Joystick and thrusters may sound like stand-alone systems but today, they’re really individual parts of larger solutions. One of the earliest integrations was Beneteau’s Dock & Go system introduced about a decade ago. This early system married a small pod drive with a bow thruster and autopilot to create a sailboat docking assist. It made even crusty sailors want to try something new.
Some motor yacht experts will tell you that once you have twin pods, you don’t need a bow thruster but it still helps. The problem is that large engines operating twin props at the stern often overpower the bow no matter how carefully you try to twist the joystick to angle the boat as needed. Integrating a thruster into the system finetunes the control at the joystick or you can leave the thruster on an independent switch to add a little push only when needed.
Integration with GPS has also opened up new capabilities in the yacht market. Dynamic positioning systems, or DPS, allow the boat to keep station at the touch of a button and have been in use in commercial vessels for decades. Regardless of current or wind, the boat holds position and in some cases, even heading orientation. For recreational boating, this helps anglers when fishing a specific spot where you can’t anchor, setting out kites or keeping the bow into the waves. It also comes in handy when you’re waiting for a bridge to open or a space to clear at the fuel dock. DPS ties in engines, autopilot, thrusters and GPS off the MFD (multifunction display).
Joystick drive has revolutionized boating, especially since you can take it with you. Some yachts provide a second fixed station on the flybridge and a third in the aft cockpit where there’s better visibility when backing into a slip. But if you really want flexibility, opt for a system like DockMate or Yacht Controller that can be used standalone or supplementary to the main system. Integrated via WiFi or Bluetooth, these are portable systems that you can carry around the deck with you. That’s priceless if you’re single-handing and need to get the fenders down and the docklines ready by yourself. You can even pull into the slip, step ashore, and leave the boat pressing up against the dock with pods and thrusters while you tie up.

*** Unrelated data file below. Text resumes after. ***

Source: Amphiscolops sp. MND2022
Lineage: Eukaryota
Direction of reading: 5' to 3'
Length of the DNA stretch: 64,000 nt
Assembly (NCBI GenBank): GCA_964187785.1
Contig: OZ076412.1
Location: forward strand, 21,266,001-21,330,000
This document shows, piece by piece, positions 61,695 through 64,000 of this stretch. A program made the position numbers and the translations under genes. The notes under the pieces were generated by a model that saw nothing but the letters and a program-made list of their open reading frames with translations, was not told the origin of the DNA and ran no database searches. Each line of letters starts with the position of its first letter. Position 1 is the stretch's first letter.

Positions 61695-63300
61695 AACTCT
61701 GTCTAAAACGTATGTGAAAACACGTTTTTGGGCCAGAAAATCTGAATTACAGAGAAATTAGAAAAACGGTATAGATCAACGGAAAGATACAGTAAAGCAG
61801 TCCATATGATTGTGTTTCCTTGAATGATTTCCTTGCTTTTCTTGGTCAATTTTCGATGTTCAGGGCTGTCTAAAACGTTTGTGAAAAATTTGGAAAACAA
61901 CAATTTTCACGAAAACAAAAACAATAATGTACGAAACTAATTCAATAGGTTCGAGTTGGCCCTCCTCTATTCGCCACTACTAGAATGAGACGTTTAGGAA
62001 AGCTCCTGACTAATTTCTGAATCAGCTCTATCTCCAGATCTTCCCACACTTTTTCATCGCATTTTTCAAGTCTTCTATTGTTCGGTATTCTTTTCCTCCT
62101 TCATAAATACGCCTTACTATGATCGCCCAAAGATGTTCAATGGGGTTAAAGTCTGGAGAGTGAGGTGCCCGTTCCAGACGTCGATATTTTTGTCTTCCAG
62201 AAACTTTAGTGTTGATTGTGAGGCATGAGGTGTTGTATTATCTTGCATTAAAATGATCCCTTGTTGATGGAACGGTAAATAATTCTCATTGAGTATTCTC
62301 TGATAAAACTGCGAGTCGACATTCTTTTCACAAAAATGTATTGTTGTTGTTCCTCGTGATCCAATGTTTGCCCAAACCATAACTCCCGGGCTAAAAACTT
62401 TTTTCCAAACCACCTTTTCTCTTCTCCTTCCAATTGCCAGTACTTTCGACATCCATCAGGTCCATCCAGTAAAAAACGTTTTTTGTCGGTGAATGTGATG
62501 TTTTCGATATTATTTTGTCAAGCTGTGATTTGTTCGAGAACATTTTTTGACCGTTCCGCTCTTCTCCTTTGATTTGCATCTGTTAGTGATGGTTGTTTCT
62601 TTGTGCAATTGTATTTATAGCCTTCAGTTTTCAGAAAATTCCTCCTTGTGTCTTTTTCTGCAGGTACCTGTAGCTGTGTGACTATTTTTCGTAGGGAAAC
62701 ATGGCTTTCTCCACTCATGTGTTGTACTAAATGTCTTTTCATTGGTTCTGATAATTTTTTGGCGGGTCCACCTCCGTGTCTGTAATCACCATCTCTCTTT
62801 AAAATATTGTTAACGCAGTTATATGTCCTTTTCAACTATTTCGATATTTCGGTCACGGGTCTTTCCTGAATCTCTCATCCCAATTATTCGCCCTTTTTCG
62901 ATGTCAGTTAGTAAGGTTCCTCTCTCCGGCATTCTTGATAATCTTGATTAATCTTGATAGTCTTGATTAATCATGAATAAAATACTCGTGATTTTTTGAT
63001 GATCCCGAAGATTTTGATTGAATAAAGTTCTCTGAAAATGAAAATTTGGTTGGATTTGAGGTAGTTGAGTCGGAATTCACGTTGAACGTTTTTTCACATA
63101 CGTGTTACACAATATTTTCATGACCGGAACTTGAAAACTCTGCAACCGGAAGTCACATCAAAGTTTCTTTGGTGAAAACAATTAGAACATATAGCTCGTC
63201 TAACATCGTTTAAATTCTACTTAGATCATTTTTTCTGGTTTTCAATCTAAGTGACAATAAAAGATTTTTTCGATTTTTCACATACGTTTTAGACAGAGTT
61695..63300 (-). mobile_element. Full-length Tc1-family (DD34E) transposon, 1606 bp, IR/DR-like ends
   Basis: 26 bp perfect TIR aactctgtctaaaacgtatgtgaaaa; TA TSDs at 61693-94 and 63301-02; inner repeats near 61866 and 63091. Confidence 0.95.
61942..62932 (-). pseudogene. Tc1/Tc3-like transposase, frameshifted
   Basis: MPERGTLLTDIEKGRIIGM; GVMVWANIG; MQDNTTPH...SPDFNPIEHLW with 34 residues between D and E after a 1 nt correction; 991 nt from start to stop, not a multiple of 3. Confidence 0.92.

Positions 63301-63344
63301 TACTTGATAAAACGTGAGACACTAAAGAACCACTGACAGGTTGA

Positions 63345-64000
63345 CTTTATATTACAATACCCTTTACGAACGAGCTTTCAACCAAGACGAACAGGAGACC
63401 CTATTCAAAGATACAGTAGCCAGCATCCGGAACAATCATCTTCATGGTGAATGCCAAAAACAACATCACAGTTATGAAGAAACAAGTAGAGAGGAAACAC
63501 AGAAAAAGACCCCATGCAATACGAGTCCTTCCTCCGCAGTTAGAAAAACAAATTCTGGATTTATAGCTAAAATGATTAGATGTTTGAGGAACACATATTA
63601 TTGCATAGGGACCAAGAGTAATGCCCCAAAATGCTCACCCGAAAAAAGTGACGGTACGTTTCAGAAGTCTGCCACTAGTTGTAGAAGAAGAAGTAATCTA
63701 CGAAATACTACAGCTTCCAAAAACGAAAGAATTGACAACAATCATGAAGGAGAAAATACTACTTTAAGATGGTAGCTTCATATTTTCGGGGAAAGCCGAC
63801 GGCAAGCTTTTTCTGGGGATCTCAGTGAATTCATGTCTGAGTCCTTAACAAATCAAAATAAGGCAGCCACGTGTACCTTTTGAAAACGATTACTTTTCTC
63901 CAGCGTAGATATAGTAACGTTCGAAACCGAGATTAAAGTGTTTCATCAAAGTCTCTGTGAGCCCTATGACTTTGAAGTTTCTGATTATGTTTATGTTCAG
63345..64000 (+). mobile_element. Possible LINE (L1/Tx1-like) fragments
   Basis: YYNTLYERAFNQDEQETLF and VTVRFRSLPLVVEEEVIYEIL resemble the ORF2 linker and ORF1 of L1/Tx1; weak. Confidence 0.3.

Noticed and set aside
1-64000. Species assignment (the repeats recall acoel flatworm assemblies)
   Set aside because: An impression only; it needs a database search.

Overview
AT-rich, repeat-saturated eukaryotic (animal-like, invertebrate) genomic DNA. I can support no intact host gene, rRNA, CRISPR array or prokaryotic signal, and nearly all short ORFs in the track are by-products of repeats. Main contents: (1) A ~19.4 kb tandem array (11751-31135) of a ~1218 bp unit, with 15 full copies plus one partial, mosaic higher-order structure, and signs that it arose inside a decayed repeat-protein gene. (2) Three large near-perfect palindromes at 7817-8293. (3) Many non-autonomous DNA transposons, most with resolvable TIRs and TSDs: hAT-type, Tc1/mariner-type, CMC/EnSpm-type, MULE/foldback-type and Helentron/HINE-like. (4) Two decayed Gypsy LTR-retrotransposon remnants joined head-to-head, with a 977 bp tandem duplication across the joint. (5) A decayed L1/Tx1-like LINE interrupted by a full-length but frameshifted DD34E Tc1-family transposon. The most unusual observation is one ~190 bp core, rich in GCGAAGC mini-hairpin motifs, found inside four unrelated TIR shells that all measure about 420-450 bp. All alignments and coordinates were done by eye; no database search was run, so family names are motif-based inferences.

For a peek at the very near future, check out true self-docking functionality, which is now in development by Raymarine and Volvo Penta. A combination of FLIR cameras, sensors and integration software that brings together propulsion and steering, Raymarine’s DockSense doesn’t yet dock the boat completely by itself but it does provide a generous amount of feedback to the driver and offers safeguards that will avoid a collision.
Swedish manufacturer, Volvo Penta is working on a self-docking product on a 68-foot yacht. It’s slated to be introduced in late 2020 or early 2021. Both of these systems have been presented in testing environments with success and no small amount of wow factor. But the idea of pulling within a few dozen feet of a dock and letting the boat take over from there is still future speak – at least for the boating sweet spot of vessels 30-40 feet both inboard and outboard driven. Once the proper combination of technology is uncovered, expect self-docking systems to spread quickly throughout all sizes and segments of boating.
It Couldn’t Get Easier
Much of the amazing progress in vessel maneuverability has been made in just the past two decades and there’s one thing for certain, technology is speeding up, not slowing down. So, if you haven’t driven a boat lately and are intimidated by the prospect of docking, maybe it’s time to visit your dealer for an on-water demo of some of the most James Bond technology out there.